Используются: American Samoa, Anguilla, Antigua, Aruba, Bahamas, Bangladesh, Barbados, Bermuda, Bolivia, Brazil, Cambodia, Canada, Cayman Islands, China (without holes in blades and slightly shorter blades), Colombia, Costa Rica, Cuba, Ecuador, El Salvador, Guam, Guatemala, Guyana, Haiti, Honduras, Jamaica, Japan, Laos, Lebanon, Liberia, Maldives, Mexico, Micronesia, Montserrat, Netherlands Antilles, Nicaragua, Niger, Okinawa, Panama, Peru, Philippines, Puerto Rico, St. Vincent, Saudi Arabia, Tahiti, Taiwan, Thailand, United States, Venezuela, Vietnam, Virgin Islands (U.S.& British), Yemen
This plug and receptacle are technically known as NEMA 1-15 (North American 15 A/125 V ungrounded).
Standardized by the U.S. National Electrical Manufacturers Association and adopted by 38 other countries, this simple plug with two flat parallel pins, or blades, is used in most of North America and on the east coast of South America on devices not requiring a ground connection, such as lamps and "double-insulated" small appliances. NEMA 1-15 sockets have been prohibited in new construction in the United States and Canada since 1962, but remain in many older homes and are still sold for replacement use only. Type A plugs are still very common because they are compatible with type B sockets.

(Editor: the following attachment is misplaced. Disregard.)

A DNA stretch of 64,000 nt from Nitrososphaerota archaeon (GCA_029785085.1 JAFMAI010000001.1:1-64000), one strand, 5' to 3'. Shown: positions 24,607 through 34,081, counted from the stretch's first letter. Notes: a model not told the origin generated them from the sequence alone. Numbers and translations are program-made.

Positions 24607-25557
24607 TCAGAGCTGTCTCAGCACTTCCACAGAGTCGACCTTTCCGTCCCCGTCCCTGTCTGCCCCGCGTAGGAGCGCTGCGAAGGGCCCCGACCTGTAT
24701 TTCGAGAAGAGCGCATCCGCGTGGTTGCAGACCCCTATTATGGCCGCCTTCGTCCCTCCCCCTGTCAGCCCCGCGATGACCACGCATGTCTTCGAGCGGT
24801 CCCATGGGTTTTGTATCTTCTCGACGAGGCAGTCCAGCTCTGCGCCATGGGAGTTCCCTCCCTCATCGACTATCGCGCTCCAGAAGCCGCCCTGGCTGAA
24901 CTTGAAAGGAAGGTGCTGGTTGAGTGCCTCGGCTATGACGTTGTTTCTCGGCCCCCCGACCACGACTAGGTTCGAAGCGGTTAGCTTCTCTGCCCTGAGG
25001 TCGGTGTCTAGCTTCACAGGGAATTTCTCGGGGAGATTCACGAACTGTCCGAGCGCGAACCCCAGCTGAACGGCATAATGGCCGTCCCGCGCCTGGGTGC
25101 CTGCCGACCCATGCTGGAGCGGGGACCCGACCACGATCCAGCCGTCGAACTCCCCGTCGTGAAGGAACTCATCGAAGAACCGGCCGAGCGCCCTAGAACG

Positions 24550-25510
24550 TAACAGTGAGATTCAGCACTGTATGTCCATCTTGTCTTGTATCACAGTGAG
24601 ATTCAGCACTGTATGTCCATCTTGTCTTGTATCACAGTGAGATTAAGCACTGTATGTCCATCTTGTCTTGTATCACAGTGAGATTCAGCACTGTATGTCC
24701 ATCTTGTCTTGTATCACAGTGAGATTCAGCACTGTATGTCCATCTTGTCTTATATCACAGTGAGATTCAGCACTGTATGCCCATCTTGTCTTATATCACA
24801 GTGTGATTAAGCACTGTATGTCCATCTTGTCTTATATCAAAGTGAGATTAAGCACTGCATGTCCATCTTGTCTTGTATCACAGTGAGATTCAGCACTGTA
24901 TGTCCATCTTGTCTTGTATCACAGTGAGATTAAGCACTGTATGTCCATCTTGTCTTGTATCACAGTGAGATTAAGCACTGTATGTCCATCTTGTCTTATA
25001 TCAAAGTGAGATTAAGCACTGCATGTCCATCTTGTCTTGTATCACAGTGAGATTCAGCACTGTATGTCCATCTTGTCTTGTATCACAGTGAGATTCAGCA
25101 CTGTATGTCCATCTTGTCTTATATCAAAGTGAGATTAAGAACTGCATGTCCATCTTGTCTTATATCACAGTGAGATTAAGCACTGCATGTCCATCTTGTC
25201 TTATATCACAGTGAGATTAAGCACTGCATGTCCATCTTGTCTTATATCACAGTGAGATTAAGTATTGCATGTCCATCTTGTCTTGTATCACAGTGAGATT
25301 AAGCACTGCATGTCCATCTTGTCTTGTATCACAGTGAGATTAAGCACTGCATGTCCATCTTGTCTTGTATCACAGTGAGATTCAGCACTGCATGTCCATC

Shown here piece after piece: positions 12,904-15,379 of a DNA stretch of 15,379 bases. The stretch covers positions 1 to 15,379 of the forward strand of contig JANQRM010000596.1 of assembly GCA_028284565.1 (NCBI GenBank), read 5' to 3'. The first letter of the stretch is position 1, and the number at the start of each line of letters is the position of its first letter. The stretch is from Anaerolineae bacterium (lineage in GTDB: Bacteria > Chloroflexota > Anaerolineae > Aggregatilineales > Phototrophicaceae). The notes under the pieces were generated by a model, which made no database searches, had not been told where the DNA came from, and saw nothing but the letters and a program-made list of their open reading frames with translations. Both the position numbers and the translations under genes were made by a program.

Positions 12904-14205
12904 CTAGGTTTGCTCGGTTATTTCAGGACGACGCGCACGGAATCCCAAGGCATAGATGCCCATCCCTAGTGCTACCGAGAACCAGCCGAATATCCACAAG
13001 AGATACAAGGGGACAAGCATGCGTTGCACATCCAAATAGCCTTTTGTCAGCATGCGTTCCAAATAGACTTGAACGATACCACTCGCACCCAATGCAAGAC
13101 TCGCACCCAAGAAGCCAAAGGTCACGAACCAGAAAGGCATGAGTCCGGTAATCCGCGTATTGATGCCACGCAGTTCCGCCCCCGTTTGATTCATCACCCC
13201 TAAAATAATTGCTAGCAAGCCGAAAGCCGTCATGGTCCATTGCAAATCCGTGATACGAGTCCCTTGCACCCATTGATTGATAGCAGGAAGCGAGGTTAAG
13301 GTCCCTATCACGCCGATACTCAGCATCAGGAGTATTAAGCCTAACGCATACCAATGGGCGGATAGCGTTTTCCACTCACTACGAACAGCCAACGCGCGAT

Early designs could be inserted either way, but some modern plugs make the neutral blade wider than the live blade; so that a polarized plug can be inserted only one way. New polarized plugs will not fit in old type A sockets, but both old and new type A plugs will fit in new type A and type B sockets.
A similar plug and receptacle commonly foundin Japan is technically known as JIS C 8303, Class II (Japanese 15 A/100 V ungrounded).
The Japanese plug and socket are identical to NEMA 1-15. However, the Japanese system incorporates stricter dimensional requirements for the plug housing, different marking requirements, and mandatory testing and approval by Japanese standards agencies.
Some older Japanese outlets and multiplug adapters are non-polarized -- the slots in the sockets are the same size - and will only accept non-polarized plugs. Japanese plugs should be able to fit into modern North American outlets without trouble, but North American appliances with polarized plugs may require adapters or replacement non-polarized plugs to connect to older Japanese outlets; or even replacement of the wall socket itself.